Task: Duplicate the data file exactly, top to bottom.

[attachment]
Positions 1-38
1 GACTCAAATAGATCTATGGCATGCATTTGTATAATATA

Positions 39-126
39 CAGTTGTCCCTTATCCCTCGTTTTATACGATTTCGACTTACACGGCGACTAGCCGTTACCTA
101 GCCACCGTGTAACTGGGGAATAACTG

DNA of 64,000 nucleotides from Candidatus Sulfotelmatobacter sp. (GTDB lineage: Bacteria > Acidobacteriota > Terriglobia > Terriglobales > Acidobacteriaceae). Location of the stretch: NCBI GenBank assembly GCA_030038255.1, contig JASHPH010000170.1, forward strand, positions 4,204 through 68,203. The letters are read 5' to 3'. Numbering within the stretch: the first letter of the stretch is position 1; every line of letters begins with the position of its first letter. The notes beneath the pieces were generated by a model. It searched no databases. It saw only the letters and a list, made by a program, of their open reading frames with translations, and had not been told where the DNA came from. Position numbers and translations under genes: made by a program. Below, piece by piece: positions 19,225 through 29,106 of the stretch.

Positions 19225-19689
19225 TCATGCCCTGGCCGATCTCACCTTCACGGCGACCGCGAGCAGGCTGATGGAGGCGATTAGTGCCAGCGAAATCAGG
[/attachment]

Positions 1-38
1 GACTCAAATAGATCTATGGCATGCATTTGTATAATATA

Positions 39-126
39 CAGTTGTCCCTTATCCCTCGTTTTATACGATTTCGACTTACACGGCGACTAGCCGTTACCTA
101 GCCACCGTGTAACTGGGGAATAACTG

DNA of 64,000 nucleotides from Candidatus Sulfotelmatobacter sp. (GTDB lineage: Bacteria > Acidobacteriota > Terriglobia > Terriglobales > Acidobacteriaceae). Location of the stretch: NCBI GenBank assembly GCA_030038255.1, contig JASHPH010000170.1, forward strand, positions 4,204 through 68,203. The letters are read 5' to 3'. Numbering within the stretch: the first letter of the stretch is position 1; every line of letters begins with the position of its first letter. The notes beneath the pieces were generated by a model. It searched no databases. It saw only the letters and a list, made by a program, of their open reading frames with translations, and had not been told where the DNA came from. Position numbers and translations under genes: made by a program. Below, piece by piece: positions 19,225 through 29,106 of the stretch.

Positions 19225-19689
19225 TCATGCCCTGGCCGATCTCACCTTCACGGCGACCGCGAGCAGGCTGATGGAGGCGATTAGTGCCAGCGAAATCAGG